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late 14c., "roll of parchment containing writing, large book," from Old French volume, from Latin volumen (genitive voluminis) "roll (as of a manuscript), coil, wreath," from volvere "to turn around, roll" (see volvox). Meaning "book forming part of a set" (1520s) is from a sense in French. Generalized sense of "bulk, mass, quantity" (1620s) developed from that of "bulk or size of a book" (1520s), again following the sense evolution in the French version of the word.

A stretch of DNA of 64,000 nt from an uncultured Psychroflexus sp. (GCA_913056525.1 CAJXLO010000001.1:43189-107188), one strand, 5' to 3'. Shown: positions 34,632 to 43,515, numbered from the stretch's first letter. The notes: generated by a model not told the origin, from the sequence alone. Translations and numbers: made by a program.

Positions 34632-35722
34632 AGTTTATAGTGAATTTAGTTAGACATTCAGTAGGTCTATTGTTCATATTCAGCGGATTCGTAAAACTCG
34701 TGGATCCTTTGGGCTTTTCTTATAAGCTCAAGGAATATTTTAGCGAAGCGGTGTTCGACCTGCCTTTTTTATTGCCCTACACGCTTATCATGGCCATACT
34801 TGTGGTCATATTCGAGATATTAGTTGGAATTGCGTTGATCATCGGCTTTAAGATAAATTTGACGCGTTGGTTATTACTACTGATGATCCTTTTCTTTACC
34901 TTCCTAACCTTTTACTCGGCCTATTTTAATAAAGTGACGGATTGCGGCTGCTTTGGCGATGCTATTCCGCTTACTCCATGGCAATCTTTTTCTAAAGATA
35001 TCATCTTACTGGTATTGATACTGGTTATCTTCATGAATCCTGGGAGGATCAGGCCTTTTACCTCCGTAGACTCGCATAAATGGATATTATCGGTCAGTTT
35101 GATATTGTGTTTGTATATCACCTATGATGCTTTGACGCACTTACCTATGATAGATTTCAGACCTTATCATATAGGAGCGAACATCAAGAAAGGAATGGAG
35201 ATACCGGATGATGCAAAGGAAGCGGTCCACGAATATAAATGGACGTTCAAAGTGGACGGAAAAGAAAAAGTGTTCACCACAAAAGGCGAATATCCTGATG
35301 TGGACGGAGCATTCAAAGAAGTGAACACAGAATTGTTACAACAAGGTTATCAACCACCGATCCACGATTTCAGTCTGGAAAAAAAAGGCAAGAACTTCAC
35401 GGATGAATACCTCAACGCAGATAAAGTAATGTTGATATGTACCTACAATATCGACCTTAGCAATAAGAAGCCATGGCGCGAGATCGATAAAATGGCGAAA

volume vol·ume (vŏl'yōōm, -yəm)
The amount of space occupied by a three-dimensional object or region of space, expressed in cubic units.
The capacity of such a region or of a specified container, expressed in cubic units.
So nasty as to cause one to vomit: Gross and even grossening are out. Vomitrocious is in
[1970s+; longer form fr vomit plus (a)trocious]